China and Egypt worst jailers of journalists: report

New York-based Committee to Protect Journalists says 199 journalists imprisoned worldwide in 2015 due to their work.

Hong Kong press freedom march
The Hong Kong Journalists Association says there is a sharp increase in attacks against press freedom [Jerome Favre/EPA]

China, Egypt and Iran topped a list of countries jailing journalists in 2015, a year that saw a slight decline in the number of journalists behind bars worldwide, a press freedom watchdog has said.

The New York-based Committee to Protect Journalists released a report on Tuesday that identified a list of 199 journalists in prison due to their work in 2015, as compared with 221 the previous year.

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A quarter of those jailed were in China, the world’s worst offender for the second year in a row. The 49 journalists in prison there represents a record low for the country.   

Iran, Vietnam and Ethiopia were among the countries holding fewer journalists prisoner than before, but many of those released continued to face legal charges or harsh restrictions, including forced exile­, the report said.

Commenting on Egypt, the committee said: “President Abdel Fattah el-Sisi continues to use the pretext of national security to clamp down on dissent. Cairo is holding 23 journalists in jail, compared with 12 a year ago.”

According to the report, media freedom has also taken a turn for the worse in Turkey, which has seen a doubling of the number of journalists in jail over the year to 14.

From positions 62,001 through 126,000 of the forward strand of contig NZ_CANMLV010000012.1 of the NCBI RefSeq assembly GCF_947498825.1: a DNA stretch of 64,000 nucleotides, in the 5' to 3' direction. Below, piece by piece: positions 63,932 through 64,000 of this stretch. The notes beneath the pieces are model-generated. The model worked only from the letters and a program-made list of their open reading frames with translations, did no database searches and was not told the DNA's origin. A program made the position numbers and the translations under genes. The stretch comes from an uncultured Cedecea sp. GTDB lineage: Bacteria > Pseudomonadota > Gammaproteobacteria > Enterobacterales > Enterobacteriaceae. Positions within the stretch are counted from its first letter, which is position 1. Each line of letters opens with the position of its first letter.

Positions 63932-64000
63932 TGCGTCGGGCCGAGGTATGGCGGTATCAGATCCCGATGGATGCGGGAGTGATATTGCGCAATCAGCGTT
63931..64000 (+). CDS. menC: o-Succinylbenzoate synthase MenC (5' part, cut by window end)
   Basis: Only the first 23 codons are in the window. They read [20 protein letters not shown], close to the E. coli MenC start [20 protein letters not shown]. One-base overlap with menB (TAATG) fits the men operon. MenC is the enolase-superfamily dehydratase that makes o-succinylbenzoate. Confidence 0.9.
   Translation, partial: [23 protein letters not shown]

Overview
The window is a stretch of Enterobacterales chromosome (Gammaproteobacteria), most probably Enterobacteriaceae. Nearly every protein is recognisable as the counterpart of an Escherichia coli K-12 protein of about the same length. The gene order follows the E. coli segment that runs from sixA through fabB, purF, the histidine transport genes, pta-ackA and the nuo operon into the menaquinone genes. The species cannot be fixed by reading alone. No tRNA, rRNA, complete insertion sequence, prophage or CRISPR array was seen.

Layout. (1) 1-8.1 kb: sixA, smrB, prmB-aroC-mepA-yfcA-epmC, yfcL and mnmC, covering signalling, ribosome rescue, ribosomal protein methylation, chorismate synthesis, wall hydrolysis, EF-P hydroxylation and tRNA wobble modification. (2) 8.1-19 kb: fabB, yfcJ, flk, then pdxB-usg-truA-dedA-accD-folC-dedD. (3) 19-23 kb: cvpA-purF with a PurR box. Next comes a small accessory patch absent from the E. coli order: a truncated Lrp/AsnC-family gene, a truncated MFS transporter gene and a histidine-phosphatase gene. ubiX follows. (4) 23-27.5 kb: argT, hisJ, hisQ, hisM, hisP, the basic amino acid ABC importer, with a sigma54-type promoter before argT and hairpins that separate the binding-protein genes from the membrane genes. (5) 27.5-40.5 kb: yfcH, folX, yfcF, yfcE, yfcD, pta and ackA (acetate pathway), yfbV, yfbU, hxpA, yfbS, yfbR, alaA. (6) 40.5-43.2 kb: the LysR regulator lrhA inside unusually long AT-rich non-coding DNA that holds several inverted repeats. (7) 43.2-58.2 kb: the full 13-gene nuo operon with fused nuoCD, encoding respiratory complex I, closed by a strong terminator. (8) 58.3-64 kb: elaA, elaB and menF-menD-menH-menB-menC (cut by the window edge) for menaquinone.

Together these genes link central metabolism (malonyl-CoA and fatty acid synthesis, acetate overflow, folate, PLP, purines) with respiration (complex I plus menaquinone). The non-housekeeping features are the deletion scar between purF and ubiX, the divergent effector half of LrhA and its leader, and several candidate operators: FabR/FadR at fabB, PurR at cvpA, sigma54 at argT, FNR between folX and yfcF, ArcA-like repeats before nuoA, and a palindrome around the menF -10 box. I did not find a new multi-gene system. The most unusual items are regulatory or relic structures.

“The country released dozens of journalists in 2014 after being the world’s worst jailer for two consecutive years, but in 2015 – amid two general elections, further entanglement in the Syrian civil war, and the end of a fragile ceasefire with fighters of the banned Kurdistan Workers’ Party – fresh arrests make it the fifth worst jailer globally,” the report said.

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Other countries singled out include Azerbaijan with eight imprisoned journalists, Saudi Arabia and Syria with seven each, Vietnam with six, and Bahrain, Bangladesh and Myanmar with five a piece.

Another report released on Tuesday by the Reporters Without Borders group said 54 professional journalists are being held hostage worldwide, a 35 percent increase on last year.

Syria is the country where non-state groups are holding the biggest number of journalists – 26. The Islamic State of Iraq and the Levant alone is holding 18, mainly in Syria and Iraq.

The report also said that eight journalists went missing in 2015 – mainly in conflict zones.

Source: Al Jazeera


The world observes World Press Freedom Day amid ongoing deterioration of press freedom.

1 Nov 2015
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